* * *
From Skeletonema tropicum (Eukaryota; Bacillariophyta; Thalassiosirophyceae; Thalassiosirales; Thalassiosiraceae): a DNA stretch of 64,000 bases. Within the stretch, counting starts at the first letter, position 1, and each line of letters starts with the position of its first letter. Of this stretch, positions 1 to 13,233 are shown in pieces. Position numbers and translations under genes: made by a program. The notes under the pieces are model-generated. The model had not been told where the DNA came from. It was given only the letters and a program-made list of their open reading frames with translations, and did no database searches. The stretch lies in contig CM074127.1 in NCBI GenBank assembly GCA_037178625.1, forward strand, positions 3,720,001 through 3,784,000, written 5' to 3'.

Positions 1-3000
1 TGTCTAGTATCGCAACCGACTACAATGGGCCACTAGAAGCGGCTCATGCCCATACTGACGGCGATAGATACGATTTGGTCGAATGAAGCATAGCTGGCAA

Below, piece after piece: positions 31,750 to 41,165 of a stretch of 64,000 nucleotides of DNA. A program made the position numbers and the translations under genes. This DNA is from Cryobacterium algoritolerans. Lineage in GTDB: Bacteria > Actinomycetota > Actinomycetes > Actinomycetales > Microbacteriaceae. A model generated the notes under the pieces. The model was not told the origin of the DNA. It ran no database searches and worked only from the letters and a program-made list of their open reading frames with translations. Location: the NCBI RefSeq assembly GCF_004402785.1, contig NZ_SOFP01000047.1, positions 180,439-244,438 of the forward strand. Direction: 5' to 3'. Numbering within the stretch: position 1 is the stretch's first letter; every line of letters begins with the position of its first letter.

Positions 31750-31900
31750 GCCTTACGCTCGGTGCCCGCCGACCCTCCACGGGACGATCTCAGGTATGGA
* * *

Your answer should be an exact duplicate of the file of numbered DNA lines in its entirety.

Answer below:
From Skeletonema tropicum (Eukaryota; Bacillariophyta; Thalassiosirophyceae; Thalassiosirales; Thalassiosiraceae): a DNA stretch of 64,000 bases. Within the stretch, counting starts at the first letter, position 1, and each line of letters starts with the position of its first letter. Of this stretch, positions 1 to 13,233 are shown in pieces. Position numbers and translations under genes: made by a program. The notes under the pieces are model-generated. The model had not been told where the DNA came from. It was given only the letters and a program-made list of their open reading frames with translations, and did no database searches. The stretch lies in contig CM074127.1 in NCBI GenBank assembly GCA_037178625.1, forward strand, positions 3,720,001 through 3,784,000, written 5' to 3'.

Positions 1-3000
1 TGTCTAGTATCGCAACCGACTACAATGGGCCACTAGAAGCGGCTCATGCCCATACTGACGGCGATAGATACGATTTGGTCGAATGAAGCATAGCTGGCAA

Below, piece after piece: positions 31,750 to 41,165 of a stretch of 64,000 nucleotides of DNA. A program made the position numbers and the translations under genes. This DNA is from Cryobacterium algoritolerans. Lineage in GTDB: Bacteria > Actinomycetota > Actinomycetes > Actinomycetales > Microbacteriaceae. A model generated the notes under the pieces. The model was not told the origin of the DNA. It ran no database searches and worked only from the letters and a program-made list of their open reading frames with translations. Location: the NCBI RefSeq assembly GCF_004402785.1, contig NZ_SOFP01000047.1, positions 180,439-244,438 of the forward strand. Direction: 5' to 3'. Numbering within the stretch: position 1 is the stretch's first letter; every line of letters begins with the position of its first letter.

Positions 31750-31900
31750 GCCTTACGCTCGGTGCCCGCCGACCCTCCACGGGACGATCTCAGGTATGGA